Monday, July 29, 2019

Quote of the Day (Robert Benchley, on Acting Shakespearean Comedy)

“An actor, in order to get Shakespeare's comedy across, has got to roll his eyes, rub his stomach, kick his father in the seat, make his voice crack, and place his finger against the side of his nose. There is a great deal of talk about the vulgarity and slap-stick humor of the movies. If the movies ever tried to put anything over as horsy and crass as the scene in which young Gobbo kids his blind father, or Falstaff hides in the laundry hamper, there would be sermons preached on it in pulpits all over the country. It is impossible for a good actor, as we know good actors today, to handle a Shakespearean low comedy part, for it demands mugging and tricks which no good actor would permit himself to do. If Shakespeare were alive today and writing comedy for the movies, he would be the head-liner in the Mack Sennett studios. What he couldn't do with a cross-eyed man!”—American humorist and actor Robert Benchley (1889-1945), “Looking Shakespeare Over,” in Pluck and Luck (1925)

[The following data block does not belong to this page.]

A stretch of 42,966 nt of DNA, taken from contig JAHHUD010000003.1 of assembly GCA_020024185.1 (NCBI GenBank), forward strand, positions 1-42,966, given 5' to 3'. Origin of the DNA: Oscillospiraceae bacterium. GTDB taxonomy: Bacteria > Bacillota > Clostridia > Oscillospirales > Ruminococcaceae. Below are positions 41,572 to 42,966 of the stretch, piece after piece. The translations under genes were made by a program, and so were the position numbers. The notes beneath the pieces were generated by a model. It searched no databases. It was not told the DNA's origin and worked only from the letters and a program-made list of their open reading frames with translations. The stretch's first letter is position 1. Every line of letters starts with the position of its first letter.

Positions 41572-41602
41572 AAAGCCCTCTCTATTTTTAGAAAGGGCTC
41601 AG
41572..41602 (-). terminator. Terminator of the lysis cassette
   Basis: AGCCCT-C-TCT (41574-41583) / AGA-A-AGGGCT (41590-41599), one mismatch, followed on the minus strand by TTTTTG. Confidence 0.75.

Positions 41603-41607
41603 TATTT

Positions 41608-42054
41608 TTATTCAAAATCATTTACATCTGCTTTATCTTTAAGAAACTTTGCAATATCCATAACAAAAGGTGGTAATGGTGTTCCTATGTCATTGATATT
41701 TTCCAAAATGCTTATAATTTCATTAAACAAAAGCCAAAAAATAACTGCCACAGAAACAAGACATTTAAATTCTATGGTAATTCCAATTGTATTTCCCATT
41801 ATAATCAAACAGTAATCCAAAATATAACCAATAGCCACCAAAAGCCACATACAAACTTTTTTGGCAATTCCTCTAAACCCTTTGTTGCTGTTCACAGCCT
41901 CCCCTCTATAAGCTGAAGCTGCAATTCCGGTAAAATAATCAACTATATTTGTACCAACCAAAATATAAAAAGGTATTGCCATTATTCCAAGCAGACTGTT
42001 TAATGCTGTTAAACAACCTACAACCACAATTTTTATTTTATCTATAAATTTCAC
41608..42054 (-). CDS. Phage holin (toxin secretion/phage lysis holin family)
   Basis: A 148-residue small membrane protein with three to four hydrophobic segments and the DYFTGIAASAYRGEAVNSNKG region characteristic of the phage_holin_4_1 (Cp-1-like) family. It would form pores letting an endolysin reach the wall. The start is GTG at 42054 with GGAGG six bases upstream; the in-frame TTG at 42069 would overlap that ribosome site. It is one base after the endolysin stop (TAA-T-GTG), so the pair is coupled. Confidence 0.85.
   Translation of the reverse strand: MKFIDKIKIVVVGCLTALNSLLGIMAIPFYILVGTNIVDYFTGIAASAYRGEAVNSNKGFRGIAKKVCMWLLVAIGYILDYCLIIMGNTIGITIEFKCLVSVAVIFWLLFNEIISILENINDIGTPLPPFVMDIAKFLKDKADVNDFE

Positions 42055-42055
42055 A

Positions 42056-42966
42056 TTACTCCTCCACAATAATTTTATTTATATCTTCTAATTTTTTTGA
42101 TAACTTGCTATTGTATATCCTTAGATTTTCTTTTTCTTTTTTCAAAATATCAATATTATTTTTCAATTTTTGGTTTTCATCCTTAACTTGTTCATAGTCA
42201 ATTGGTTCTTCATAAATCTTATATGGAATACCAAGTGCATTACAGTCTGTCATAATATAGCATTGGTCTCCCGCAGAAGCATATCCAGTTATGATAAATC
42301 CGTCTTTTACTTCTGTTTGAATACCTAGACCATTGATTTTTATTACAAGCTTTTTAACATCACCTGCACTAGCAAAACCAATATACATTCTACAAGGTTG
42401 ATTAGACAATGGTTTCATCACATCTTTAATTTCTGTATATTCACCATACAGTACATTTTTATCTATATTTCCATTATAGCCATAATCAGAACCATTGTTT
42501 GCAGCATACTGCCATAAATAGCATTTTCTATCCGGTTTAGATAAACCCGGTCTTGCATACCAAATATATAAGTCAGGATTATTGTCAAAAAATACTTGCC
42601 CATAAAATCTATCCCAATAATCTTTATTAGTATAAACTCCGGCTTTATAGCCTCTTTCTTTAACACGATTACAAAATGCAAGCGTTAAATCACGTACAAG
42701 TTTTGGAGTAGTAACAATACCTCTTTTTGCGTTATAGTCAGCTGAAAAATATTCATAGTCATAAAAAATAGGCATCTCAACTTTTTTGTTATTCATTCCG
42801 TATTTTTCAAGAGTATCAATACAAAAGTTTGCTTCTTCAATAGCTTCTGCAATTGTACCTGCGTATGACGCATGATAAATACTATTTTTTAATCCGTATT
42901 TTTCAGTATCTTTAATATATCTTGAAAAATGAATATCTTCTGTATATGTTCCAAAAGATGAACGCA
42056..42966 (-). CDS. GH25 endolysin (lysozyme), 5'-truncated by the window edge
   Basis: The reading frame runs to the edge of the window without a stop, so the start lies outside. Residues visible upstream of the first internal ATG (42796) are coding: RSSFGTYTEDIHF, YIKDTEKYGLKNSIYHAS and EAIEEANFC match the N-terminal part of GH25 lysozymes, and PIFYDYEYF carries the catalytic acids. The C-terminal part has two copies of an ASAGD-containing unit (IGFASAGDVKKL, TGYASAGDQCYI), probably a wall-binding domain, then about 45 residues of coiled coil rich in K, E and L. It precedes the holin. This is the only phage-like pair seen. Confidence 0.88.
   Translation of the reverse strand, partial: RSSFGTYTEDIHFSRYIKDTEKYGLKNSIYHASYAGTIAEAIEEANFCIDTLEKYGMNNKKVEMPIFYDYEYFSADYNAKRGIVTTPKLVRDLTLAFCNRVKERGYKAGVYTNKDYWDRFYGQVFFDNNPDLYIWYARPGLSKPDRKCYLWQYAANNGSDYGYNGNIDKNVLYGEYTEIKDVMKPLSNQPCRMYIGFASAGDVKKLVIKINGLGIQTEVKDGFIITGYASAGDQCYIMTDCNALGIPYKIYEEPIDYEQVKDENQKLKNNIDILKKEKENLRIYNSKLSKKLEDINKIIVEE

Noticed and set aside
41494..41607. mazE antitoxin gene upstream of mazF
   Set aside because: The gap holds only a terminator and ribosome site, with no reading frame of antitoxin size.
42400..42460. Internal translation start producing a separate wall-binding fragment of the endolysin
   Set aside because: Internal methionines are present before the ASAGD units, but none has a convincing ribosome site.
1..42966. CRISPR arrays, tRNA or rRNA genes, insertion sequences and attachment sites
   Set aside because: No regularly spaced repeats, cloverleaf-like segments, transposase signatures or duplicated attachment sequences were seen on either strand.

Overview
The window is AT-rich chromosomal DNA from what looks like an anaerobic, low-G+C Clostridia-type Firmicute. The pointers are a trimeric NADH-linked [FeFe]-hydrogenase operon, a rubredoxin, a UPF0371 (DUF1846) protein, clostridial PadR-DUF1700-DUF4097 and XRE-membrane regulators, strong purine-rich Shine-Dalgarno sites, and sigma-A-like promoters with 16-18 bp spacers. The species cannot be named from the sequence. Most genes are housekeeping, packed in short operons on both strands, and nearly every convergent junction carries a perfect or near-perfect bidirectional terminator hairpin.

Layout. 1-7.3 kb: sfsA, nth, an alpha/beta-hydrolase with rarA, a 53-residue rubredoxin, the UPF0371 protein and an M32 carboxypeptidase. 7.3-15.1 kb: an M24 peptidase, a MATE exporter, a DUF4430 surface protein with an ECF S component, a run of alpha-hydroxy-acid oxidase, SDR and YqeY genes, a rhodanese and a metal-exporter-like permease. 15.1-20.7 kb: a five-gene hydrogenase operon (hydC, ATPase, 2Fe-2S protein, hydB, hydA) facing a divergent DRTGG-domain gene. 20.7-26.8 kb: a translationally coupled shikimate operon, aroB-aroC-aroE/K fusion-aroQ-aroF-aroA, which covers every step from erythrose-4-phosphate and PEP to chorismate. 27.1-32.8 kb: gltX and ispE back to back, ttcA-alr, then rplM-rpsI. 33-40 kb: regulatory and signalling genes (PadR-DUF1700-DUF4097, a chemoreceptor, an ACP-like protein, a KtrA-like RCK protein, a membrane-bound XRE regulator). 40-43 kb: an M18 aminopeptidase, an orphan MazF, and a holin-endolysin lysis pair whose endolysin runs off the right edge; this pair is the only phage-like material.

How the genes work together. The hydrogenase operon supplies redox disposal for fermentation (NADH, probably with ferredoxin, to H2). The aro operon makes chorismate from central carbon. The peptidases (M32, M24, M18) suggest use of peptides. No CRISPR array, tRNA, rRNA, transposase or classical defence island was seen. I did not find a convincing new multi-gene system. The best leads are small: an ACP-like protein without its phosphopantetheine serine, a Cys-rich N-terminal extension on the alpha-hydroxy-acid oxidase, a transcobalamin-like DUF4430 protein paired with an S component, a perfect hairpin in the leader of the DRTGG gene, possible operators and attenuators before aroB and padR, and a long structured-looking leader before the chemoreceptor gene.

(The image accompanying this post is of 14-year-old Mickey Rooney as Puck in the all-star 1935 Warner Brothers adaptation of William Shakespeare’s A Midsummer Night’s Dream. The young sprite—Rooney, that is—made the most of his opportunity to ham it up, much like Benchley envisioned.)

No comments: